Book of the Month: The Underground Railroad

Let's just pretend like I didn't just abruptly stop this book of the month thing for a while, shall we?

I hate slave movies; slave T.V. shows; slave books even. I don't like them; which is why I refuse to watch movies based on slavery, even those that have won all the awards. I think they are really horrible, and while I appreciate the need to tell these stories and remind people of America's horrible past, I'm also uncomfortable with the fact that the black movies that win the awards are specifically those that depict black folks as subservient. The ones that depict us a defiant; as math nerds; as extraordinary, are snubbed.

So the book, "The Underground Railroad" was not really my first choice in the list of books for my book club for that particular month--September. Yes, I'm only just getting to write about it.  But my first choice, Hilary Clinton's What Happened was removed from the list. So I went with this and I don't regret the decision. I think it's necessary for this society we live in to see the atrocities black people were exposed to. I include excerpts from the book at various points in this post to give you an idea of the monstrosity I'm talking about.

It's written by Colson Whitehead and is an alternative history novel that tells the story of two slaves in the 1800s as they make their way to freedom from a Georgia plantation through the Underground Railroad. In real life, the Underground Railroad was a series of safe houses and a network of secret routes that black slaves used to escape to into free states.  In the book, the underground railroad was actually a subway system.

The book focuses on Cora, a black slave, but devotes single chapters to other characters like Cora's grandmother; Caesar, who was also on the run with Cora; and a slave-catcher, Ridgeway. We are first met with Ajarry, Cora's grandmother, who was snatched from West Africa and dragged across the ocean on a slave ship.The book proceeds to tell us about Cora who has been excommunicated on the plantation, after her mother ran away and abandoned her. Later, Caesar approached Cora with the idea to run away from the plantation; an idea she wasn't first welcomed to. Eventually, she had no choice but accept Caesar's proposal, given the situation on the plantation with the slave owners. So the bulk of the book is about their long journey to freedom. They also had to question their own morality on the way, after being faced with a series of hard choices that depended on their survival.

"Lucy and Titania never spoke, the former because she chose not to and the latter because her tongue had been hacked out by a previous owner." (p.47)

I think it's a great book. I also think it's traumatizing and very infuriating that people in that century, some ancestors of white folks, were that inhumane. While reading, I often had to pause for a while just to catch my breath, and be thankful for my freedom. In the book, we also see how black women were being sterilized and black men were used as experiments to track the spread of syphilis. To say this book demonstrated the horrific and monstrous actions during the slave era would be an understatement. The humiliation, the fear, the sexual and physical abuse. It was a lot.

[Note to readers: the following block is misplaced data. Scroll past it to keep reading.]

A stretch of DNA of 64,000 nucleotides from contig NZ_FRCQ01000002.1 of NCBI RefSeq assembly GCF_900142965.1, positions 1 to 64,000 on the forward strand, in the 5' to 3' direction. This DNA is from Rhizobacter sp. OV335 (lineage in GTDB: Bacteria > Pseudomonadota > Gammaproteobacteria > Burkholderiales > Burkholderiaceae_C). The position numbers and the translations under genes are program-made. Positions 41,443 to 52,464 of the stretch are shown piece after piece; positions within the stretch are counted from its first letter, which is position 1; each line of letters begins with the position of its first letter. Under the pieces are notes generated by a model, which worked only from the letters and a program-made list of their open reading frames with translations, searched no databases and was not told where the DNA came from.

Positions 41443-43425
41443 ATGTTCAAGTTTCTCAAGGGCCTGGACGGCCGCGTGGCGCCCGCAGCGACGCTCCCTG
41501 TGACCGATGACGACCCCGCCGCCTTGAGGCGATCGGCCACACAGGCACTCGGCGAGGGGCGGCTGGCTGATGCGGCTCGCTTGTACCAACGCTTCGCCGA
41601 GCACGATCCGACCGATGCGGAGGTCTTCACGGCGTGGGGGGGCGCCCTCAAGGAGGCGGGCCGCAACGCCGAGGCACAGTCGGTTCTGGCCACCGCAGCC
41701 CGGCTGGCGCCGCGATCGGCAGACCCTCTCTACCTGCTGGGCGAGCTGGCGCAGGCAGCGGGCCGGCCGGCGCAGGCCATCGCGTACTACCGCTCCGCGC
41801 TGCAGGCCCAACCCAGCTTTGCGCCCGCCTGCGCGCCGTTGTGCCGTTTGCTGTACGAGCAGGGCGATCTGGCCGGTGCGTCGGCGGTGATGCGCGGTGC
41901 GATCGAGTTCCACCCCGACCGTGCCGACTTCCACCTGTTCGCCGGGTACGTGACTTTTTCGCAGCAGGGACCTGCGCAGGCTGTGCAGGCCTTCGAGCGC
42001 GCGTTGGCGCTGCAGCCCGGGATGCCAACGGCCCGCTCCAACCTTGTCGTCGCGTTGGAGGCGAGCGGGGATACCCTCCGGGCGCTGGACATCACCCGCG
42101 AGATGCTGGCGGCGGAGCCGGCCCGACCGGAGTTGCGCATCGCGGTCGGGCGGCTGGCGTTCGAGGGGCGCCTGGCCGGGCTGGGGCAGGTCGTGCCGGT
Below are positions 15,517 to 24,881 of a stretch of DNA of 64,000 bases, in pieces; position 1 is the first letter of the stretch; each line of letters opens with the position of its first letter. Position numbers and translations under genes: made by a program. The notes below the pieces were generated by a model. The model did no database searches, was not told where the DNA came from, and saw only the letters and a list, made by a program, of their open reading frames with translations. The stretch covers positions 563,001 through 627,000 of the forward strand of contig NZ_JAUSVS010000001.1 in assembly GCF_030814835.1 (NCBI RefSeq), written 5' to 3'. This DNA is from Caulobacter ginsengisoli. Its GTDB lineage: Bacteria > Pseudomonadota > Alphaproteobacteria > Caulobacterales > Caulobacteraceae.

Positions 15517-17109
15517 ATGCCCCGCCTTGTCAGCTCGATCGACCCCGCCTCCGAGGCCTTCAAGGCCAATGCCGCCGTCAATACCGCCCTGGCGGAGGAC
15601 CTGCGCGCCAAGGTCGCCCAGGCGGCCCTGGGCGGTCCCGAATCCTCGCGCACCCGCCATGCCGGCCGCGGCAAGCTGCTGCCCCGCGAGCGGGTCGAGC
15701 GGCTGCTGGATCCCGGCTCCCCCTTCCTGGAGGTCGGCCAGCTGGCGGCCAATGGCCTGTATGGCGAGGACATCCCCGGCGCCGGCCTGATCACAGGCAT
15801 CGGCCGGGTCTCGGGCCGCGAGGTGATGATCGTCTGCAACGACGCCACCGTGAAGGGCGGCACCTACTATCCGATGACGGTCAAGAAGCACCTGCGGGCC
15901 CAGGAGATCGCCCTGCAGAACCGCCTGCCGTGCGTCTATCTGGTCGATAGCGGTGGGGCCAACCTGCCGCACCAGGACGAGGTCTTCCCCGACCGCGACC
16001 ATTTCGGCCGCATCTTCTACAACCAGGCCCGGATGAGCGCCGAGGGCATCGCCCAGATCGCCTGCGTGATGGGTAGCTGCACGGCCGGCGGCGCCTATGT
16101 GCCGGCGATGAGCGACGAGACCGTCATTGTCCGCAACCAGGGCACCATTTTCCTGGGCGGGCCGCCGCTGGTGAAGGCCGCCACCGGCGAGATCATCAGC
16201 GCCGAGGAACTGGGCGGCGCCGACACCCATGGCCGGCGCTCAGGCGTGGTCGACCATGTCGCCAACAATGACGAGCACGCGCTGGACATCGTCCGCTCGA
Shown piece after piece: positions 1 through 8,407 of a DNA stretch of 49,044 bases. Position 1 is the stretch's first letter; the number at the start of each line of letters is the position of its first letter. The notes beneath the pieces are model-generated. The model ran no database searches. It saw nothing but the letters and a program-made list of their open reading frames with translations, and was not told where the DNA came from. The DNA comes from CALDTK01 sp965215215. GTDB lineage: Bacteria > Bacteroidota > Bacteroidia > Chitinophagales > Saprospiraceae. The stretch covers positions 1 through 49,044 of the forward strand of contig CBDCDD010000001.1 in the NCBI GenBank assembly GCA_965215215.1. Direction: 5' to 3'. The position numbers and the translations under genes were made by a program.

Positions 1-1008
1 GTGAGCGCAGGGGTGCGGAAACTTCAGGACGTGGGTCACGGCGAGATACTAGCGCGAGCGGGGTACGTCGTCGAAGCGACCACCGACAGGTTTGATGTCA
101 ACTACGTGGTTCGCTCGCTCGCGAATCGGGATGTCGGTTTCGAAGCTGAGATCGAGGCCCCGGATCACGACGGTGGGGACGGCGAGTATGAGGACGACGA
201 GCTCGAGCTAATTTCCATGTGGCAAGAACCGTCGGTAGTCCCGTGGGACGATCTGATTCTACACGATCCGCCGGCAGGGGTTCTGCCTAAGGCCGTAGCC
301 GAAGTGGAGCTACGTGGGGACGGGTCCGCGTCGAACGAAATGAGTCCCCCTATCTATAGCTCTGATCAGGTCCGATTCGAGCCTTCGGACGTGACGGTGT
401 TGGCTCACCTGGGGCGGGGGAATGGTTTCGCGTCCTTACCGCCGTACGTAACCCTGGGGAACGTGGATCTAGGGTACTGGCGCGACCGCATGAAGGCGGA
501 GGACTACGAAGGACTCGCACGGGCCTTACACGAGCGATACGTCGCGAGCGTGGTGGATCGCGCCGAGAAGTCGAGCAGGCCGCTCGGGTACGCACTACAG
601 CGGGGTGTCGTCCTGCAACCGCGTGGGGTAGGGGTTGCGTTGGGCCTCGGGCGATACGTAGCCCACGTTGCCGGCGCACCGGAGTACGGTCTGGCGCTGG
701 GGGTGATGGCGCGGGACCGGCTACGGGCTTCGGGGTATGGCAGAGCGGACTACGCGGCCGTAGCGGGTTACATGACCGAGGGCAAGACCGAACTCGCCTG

"...they gathered on the front lawn. Randall's visitors sipped spiced rum as Big Anthony was doused with oil and roasted. The witnesses were spared his screams, as his manhood had been cut off on the first day, stuffed in his mouth, and sewn in. The stocks smoked, charred, and burned, the figures in the wood twisting in the flames as if alive." (p. 63) 

But even then, we see some white people, who stood on the right side of history, by helping the slaves escape into freedom, even if it meant risking their lives and their families. We also see bravery and courage in Cora, who risked her life for the ultimate prize of freedom.  I wonder, if Cora had known the horror that was ahead, would she still have embarked on that journey?

The truth is, the book was painful to read. But perhaps it will help people further understand the anger in the African-American community. The fact that centuries after, black people are still being oppressed and racism is still pervasive is unfortunate. Perhaps, people will understand that although slavery ended a while ago, the legacy was still passed on from generation to generation.
You know, sometimes, people say:

African-Americans complain too much

Or express similar sentiments.  It actually sounds like Well, better be grateful for the opportunities you're given; As though they are still visitors, when the truth is their ancestors built this land. Not to mention the generational privileges they missed out out. People often forget that even if it's just knowledge your parents were able to pass on to you; or if it's that one house that has been passed from generation to generation; it's still some sort of privilege. Up till very recently, blacks did not have the same access to loans, mortgages etc. that whites did. These are inherited traumas that still affect lives of black people. And this is just scratching the surfacing. There are way more, but first things first is acknowledgement.

Anyway, the book of this month is poignant, it's necessary, it's worth every minute.



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